Dividing Real Estate in Divorce
While Texas is a community property state, and all property obtained during a marriage is presumed to belong to both spouses as community property, certain property such as real estate can present a challenge when it comes to the division of assets. When a married couple who owns real estate decides to divorce, they must determine if one party will retain the real estate or if they will sell and split the proceeds. If you and your spouse own property and intend to divorce, it is crucial that you engage a skilled attorney to determine which method of dividing real estate in divorce is in your best interest. The Dallas divorce attorneys at the McClure Law Group will work tirelessly to secure an appropriate share of marital assets on your behalf in a high-asset divorce.Separate Interests in Property
Initially, it must be determined if either spouse has a separate interest in any real estate. For example, if one person owned real estate prior to entering the marriage, or acquired real estate via an inheritance, that real estate may be separate property instead of community property. If either spouse claims that any real estate is separate property, he or she will need to trace back the ownership of the property to overcome the presumption that it is community property. While any separate property is retained by the spouse to whom it belongs, if joint funds were used to improve or maintain the property, any increase in the value of the property may become subject to a community property reimbursement claim.Property Appraisal
Regardless of whether you and your spouse wish to keep your real estate or you jointly agree to sell it, you will need an appraisal to determine the value of your property when you are dividing real estate in divorce. Generally, a real estate appraisal, which is based on the size and condition of the property and comparable property sales in the area, will provide an accurate third-party valuation. While tax assessments of real estate provide a valuation of the property, they often do not reflect the fair market value of the property as well. As a result, parties are usually discouraged from relying solely on a tax appraisal in determining the value. If you and your spouse cannot agree on a real estate appraiser, or if you obtain vastly different appraisals, consider asking the court to appoint a neutral appraiser to determine the value of your property.Selling Jointly Owned Real Estate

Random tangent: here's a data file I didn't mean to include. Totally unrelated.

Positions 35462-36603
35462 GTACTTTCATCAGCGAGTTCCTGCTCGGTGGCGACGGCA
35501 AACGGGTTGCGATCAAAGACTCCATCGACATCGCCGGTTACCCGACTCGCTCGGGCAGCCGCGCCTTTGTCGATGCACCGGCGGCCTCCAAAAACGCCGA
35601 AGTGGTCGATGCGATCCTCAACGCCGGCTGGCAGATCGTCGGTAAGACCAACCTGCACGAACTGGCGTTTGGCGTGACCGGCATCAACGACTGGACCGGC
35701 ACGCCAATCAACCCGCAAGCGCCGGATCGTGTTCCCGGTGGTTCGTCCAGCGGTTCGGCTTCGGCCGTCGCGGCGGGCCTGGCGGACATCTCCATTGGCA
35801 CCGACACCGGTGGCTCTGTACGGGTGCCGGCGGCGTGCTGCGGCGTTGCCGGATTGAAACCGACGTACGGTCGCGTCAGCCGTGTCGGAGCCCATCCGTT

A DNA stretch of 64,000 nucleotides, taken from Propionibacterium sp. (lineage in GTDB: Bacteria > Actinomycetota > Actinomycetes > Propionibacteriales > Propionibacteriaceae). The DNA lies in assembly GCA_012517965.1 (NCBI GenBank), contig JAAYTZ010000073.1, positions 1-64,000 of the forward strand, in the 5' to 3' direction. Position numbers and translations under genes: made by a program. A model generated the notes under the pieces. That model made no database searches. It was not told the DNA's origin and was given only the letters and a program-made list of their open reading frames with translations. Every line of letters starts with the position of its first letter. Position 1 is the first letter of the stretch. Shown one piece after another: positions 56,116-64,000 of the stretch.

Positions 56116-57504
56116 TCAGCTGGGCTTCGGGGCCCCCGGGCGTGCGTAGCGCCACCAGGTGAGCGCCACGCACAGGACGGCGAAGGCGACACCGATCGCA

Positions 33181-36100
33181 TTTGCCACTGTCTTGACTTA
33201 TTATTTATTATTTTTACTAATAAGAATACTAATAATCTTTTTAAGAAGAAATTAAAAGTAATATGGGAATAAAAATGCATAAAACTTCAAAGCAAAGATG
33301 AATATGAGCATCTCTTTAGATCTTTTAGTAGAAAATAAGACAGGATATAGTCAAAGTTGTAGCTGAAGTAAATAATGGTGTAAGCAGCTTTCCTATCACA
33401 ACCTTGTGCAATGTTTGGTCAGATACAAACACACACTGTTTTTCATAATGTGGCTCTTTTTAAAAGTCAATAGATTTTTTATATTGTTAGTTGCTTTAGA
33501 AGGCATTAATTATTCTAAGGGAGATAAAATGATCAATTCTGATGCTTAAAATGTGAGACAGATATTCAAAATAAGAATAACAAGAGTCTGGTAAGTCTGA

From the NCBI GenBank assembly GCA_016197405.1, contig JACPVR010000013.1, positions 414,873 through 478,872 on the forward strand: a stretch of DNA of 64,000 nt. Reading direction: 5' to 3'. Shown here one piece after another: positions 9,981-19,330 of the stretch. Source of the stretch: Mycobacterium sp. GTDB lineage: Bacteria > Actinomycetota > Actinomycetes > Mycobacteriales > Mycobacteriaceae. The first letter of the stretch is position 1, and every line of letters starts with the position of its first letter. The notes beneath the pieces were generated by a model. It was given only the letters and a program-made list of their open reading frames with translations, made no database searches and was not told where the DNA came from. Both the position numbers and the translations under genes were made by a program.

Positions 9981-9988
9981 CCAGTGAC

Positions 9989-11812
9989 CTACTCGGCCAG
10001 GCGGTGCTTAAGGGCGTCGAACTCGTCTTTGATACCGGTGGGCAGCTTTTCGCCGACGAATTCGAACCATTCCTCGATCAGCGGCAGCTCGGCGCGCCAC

In deciding whether you wish to retain your property or receive a payout of half the value, there are several factors that must be weighed. You must consider what your financial situation will be after the divorce and whether you will be able to sustain the property and its encumbrances on your own, or whether it is more important to you to have the increased financial security that proceeds from a sale or a buyout from your spouse would provide. Furthermore, it is important to assess if the value of the property is likely to appreciate or depreciate in the future.
Selling any real estate that is community property and splitting the proceeds after any outstanding mortgages have been paid is the most straightforward way of fairly dividing the value of real estate. While selling property is relatively simple in terms of dividing its value, it does leave both parties in the position of needing to find a new residence.Retaining Jointly Owned Real Estate
If one spouse wishes to retain the real estate, dividing real estate in divorce becomes more complicated. A Special Warranty Deed, which states that one spouse is now the sole owner of the property, must be signed by the spouse relinquishing their interest in the property and filed with the appropriate clerk in the county where the property is located. If any outstanding mortgage exists on the property, it will need to be refinanced to remove the name of the spouse who no longer owns the property. Failing to refinance the mortgage could expose the non-owner spouse to liability for the remaining debt on the property, regardless of the fact that they no longer have any ownership interest in the property.
If the parties are unable to refinance the mortgage, the spouse transferring their interest in the property can be protected from liability via a Deed of Trust to Secure Assumption, which is signed by the spouse retaining the property and names the person transferring their interest in the property as a beneficiary. A Deed of Trust states that the spouse receiving the property assumes liability for any debt on the property, but it allows the transferring spouse to foreclose if the receiving spouse fails to make payments.Explore Your Options with an Experienced Divorce Lawyer in the Dallas Area
It can be difficult to determine how to divide real estate in a divorce, and the division process can be complicated. If you intend to file for divorce, and you have jointly owned real estate, you should consult a skilled divorce lawyer as soon as possible. The McClure Law Group has the knowledge and experience to assist you in determining how to disburse any real estate owned by your spouse and you, and we can ensure that your interests are thoroughly protected. Our attorneys are based in Dallas but have a Collin County office in Plano (by appointment) and represent individuals in Dallas, Fort Worth, Garland, Irving, Richardson, McKinney, Frisco, and Rockwall. We also represent people in other cities in Dallas, Collin, Grayson, Denton, Tarrant, and Rockwall Counties. Our law firm is familiar with all of the aspects of a high asset divorce, ranging from hidden assets to business valuation and property division. We can be reached at 214.692.8200 or via our online form to set up a consultation.